In today's budget announcement the Alberta Government announced 8.4 billion dollars in education funding, keeping their commitment to fund for growth. This budget is up from 8.2 billion dollars from last year. Funding enrolment growth 2.2% (approx 15, 000 students) but this does not fund for inflation and only covers the instructional cost.
Also announced today was the construction and maintenance of 20 new or modernized schools building through the capital plan, funding for which comes through Infrastructure.
There are no real surprises in todays budget. This government, prior to the 2015 election committed to fund for growth when the previous government had identified education funding cuts. That news was welcomed then, and while funding for growth is important, Support Our Students Alberta has been waiting for a larger vision and commitment to public education from this government.
The reality remains for many Alberta students, of over crowded classrooms, crumbling infrastructure, under resourced libraries and staff, long bus rides and inequities cause by fundraising required to fill funding gaps.
We can no longer be satisfied with maintaining the status quo. This will be this governments last budget before the provincial election. Next year, Albertans will be voting largely based on what visions are presented to them. Support Our Students Alberta is still waiting for a vision that recommits to public education.
We are waiting for a budget:
We will continue to advocate for a full review of the current funding model so that schools no longer need to compete for students to pad their budgets.
We will be watching and listening very closely over the next year to the promises made in the hopes of winning your votes. We hope Albertans will demand more than consistent funding, but instead call for the kind of funding that can support and promote an equitable and accessible public education for all Alberta students.
It’s been almost 5 months since the Alberta municipal elections, where we elected people to the position of school board trustee across the province.
At this point, trustees have had to disclose all their campaign funding (for Calgary: http://www.calgary.ca/election/Pages/information-for-voters/campaign_disclosures.aspx) , they have had time to get started on some of their campaign promises, and should start to feel at home in the role representing their communities and constituents.
It’s a great time to look at how our elected officials are performing in their new roles, as school board trustees.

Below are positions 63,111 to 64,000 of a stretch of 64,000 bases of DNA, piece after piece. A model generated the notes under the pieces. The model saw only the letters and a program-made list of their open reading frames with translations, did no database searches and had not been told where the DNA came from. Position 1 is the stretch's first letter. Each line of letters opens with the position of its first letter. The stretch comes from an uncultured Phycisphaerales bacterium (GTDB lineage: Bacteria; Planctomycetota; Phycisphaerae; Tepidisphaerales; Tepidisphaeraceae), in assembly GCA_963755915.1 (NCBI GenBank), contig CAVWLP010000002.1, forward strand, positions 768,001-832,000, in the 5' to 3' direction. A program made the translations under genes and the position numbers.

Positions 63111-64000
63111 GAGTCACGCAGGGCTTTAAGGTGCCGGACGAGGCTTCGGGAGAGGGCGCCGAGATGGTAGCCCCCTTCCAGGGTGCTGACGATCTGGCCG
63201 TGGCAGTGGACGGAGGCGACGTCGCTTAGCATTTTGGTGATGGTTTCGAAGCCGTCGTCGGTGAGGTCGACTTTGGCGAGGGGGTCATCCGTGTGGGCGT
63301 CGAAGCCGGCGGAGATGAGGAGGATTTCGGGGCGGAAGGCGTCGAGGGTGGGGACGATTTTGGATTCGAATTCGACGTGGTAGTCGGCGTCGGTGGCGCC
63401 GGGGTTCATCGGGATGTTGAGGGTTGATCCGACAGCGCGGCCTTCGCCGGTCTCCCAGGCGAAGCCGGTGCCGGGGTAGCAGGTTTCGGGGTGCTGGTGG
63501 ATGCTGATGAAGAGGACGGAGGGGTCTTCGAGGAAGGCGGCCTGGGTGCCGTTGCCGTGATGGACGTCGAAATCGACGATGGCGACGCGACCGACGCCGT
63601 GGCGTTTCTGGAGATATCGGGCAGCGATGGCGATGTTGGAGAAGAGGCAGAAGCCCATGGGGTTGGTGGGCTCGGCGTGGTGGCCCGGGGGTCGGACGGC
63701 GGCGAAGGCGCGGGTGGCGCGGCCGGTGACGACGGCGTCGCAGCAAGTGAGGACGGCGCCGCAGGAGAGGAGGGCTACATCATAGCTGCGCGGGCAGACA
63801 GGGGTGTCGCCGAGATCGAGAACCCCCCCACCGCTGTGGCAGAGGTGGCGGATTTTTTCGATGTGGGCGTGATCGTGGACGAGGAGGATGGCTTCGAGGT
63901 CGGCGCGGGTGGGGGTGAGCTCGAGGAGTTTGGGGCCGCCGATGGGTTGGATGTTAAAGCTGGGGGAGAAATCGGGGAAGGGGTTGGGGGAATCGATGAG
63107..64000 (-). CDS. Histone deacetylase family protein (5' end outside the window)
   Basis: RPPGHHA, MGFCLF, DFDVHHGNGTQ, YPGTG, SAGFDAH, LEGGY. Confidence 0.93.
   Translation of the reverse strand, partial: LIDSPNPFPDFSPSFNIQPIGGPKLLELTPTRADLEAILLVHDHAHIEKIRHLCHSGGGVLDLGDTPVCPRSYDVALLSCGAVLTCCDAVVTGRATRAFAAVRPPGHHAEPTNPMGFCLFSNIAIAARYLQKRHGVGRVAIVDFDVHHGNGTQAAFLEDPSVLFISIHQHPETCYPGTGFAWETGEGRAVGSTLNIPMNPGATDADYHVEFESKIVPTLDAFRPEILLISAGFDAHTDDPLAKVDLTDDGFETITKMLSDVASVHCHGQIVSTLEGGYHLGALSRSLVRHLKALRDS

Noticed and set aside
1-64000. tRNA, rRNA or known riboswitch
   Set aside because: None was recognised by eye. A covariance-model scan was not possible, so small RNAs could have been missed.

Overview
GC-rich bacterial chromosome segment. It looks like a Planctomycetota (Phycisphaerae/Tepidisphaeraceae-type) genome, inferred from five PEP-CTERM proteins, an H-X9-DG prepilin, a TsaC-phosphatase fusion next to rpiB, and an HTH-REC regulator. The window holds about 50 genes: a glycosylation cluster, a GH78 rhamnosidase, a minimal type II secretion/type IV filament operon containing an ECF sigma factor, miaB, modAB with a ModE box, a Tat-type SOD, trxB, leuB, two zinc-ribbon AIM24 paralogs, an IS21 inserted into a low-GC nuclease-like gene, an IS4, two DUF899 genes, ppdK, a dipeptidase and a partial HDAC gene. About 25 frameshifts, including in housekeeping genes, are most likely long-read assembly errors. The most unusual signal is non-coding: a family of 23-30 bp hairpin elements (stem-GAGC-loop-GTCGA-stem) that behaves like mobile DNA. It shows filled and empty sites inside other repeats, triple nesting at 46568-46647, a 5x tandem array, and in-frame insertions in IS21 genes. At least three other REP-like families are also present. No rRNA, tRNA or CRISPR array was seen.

We understand the role of school board trustee in Alberta is a part-time position. We are very pleased to see so many trustees dedicate a lot of time and effort to the role while other’s efforts to fulfill their obligations are lacking.
We are asking our followers, as engaged citizens across Alberta, to look back on the past six months and decide if the promises candidates made during their campaigns are materializing into actions as trustees.
We applaud and recognize the many trustees that have done an excellent job of engaging with their constituents, responding to emails and phone calls, attending school council meetings, showing up to school events, and even publicly standing up in defense of public education funding (We’re looking and applauding you @TrishaEstabrooks!).
However, in some instances it is a challenge to engage and connect with trustees. For example it has come to our attention that residents of Wards 12 and 14 in Calgary are struggling to engage with their CBE trustee Mike Bradshaw. Their emails and calls go unanswered. Meetings go unattended. Election promises unmet. We recognize that family or work obligations can impact a trustee and that there are often extenuating circumstances why someone is not engaging but constituents deserve to have representation as board work proceeds throughout the year.
It’s because of these kinds of concerns we thought it was a good time for citizens across Alberta, to reflect on how their respective trustees are engaging, behaving and representing their constituents.
It’s time to ask questions, it’s time to expect answers.
Democracy is most effective when we engage continuously, including between elections, holding our representatives to account.
Is your trustee engaged, or deadbeat?